The Southeastern Asian country of Malaysia will soon add its name to the list of world jurisdictions that have provided a regulation for cryptocurrencies.
According to a local news agency, the country's Finance Minister Lim Guan Eng. confirmed that the Securities Commission is working towards finalizing the regulatory framework by the first quarter of 2019. The Securities commision has been working on the regulations since early 2018.
Lim was speaking at the FinTech Conference 2018 organized by Malaysia's Securities Commission and emphasized the fact that rolling out regulations will be for the benefit of everyone.
He pointed out that such a move will protect crypto investors. On the other hand, it allows startups in the country to grow “beyond the traditional channels of financing” and also to operate their businesses under supervision.
The proposed regulations will cover Initial Coin Offerings (ICOs), cryptocurrency exchanges as well as the general use of digital assets in Malaysia. The top official says it is being developed by the Malaysia Ministry of Finance in partnership with the Bank Negara Malaysia.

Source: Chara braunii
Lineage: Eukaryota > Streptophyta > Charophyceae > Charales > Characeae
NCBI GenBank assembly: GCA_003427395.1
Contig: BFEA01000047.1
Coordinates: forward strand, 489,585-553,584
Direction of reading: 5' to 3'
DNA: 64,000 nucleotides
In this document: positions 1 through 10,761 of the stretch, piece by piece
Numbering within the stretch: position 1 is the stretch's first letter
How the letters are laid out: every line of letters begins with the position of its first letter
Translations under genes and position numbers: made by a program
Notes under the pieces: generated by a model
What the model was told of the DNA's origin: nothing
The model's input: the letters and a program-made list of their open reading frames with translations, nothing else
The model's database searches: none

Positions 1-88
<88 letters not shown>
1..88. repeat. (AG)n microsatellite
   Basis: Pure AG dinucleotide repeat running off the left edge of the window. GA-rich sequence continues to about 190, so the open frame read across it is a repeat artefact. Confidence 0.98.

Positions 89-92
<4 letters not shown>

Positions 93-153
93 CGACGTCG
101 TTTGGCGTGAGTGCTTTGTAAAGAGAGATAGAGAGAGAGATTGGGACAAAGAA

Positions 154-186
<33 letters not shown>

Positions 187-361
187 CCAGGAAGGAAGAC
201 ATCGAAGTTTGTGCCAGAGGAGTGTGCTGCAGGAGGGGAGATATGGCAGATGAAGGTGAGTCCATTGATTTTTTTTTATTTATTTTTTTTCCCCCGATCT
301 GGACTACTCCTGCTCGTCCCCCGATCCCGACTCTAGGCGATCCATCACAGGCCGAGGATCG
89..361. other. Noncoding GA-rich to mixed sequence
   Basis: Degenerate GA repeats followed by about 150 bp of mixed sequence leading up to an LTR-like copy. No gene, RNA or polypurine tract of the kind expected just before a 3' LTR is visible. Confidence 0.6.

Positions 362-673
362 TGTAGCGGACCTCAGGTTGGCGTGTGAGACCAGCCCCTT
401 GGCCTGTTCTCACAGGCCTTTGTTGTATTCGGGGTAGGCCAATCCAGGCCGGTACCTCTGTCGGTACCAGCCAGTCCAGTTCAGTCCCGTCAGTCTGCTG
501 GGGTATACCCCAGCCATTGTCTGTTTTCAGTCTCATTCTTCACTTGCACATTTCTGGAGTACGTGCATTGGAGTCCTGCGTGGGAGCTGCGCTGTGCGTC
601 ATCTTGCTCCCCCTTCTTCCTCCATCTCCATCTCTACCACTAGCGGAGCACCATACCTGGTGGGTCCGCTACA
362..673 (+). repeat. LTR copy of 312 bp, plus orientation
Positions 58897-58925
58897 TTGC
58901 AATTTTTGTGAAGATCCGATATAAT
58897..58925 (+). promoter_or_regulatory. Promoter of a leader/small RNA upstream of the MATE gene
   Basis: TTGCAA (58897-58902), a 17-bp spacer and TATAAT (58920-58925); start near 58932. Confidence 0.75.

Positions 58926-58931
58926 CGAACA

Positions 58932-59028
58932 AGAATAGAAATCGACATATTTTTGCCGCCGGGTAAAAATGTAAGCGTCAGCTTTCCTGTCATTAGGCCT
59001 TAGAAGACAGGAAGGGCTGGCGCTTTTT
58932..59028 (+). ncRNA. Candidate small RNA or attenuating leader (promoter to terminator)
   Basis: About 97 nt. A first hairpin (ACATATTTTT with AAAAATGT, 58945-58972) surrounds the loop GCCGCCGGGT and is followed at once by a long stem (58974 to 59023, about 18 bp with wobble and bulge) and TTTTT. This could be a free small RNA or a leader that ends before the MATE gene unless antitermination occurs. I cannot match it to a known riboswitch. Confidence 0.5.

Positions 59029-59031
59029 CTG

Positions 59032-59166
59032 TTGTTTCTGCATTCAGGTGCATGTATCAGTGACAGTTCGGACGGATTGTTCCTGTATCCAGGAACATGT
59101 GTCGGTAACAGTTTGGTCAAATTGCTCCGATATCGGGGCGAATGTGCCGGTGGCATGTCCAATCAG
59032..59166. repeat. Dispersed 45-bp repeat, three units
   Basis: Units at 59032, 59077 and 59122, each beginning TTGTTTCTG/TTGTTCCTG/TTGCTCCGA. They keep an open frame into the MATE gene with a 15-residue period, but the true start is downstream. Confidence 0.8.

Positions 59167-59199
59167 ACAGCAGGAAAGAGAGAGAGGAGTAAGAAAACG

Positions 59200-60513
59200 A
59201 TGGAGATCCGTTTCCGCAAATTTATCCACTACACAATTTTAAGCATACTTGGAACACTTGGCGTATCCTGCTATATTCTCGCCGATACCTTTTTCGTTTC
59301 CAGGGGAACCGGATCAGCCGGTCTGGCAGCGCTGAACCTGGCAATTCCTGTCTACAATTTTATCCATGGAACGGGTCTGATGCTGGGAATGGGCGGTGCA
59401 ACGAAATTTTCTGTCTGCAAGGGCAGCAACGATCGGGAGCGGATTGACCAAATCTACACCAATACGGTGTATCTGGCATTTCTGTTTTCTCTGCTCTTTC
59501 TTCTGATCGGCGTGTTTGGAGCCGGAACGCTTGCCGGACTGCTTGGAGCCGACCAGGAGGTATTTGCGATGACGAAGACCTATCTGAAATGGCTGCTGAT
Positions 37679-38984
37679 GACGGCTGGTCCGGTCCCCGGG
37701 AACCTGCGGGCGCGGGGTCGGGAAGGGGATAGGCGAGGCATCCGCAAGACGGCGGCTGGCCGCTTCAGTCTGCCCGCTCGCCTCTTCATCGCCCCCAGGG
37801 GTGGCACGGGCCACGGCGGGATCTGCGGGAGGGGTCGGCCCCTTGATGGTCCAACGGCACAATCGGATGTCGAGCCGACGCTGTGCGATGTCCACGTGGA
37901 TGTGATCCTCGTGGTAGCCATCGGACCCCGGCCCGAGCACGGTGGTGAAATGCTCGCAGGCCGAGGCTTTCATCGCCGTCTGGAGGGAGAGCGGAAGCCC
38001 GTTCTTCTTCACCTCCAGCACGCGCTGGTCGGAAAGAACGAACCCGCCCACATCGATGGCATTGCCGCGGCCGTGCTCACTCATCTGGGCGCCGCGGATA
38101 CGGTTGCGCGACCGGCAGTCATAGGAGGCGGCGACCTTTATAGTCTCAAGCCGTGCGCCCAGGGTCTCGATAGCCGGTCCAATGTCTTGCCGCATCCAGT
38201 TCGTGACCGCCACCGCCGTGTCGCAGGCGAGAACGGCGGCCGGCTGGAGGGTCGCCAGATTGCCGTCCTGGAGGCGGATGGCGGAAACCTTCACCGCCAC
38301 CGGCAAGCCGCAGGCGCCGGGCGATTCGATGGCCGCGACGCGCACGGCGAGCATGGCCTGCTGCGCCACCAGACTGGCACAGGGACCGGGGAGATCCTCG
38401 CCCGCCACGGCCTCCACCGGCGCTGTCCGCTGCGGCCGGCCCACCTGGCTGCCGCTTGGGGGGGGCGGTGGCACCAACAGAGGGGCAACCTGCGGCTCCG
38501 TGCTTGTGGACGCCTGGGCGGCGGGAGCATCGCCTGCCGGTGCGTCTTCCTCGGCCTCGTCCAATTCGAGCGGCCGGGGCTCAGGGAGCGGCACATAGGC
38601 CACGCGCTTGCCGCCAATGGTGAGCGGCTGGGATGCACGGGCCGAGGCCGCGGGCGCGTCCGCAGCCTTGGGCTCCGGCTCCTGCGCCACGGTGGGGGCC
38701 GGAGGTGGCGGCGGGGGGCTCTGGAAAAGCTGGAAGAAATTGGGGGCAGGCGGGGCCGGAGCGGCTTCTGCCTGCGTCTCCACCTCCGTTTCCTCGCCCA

Collaboration With Regulators Will Be Key
For the new regulatory framework to be effective in the country, Lim stressed that interested parties must be willing to work with the country's Central Bank which is under the supervision of the Ministry of Finance.
These comments mirror those that he made in the parliament last week regarding a certain party in the country who wants to launch a cryptocurrency known as Harapan Coin. Liam said then,
“I advise all parties wishing to introduce bitcoin (style) cryptocurrency to refer first to Bank Negara Malaysia as it is the authority that will issue the decision on financial mechanism.”
Crypto-related business in the country will hope that the regulations to be introduced are easy to abide by and also provide a safe haven for the growth of the ecosystem.
If Malaysia eventually regulates the crypto and blockchain industry by Q1 of 2019, then the country will join neighbors Thailand as the earliest Asian nations to do so. France and Uganda other world jurisdictions who have recently made a move to regulate the industry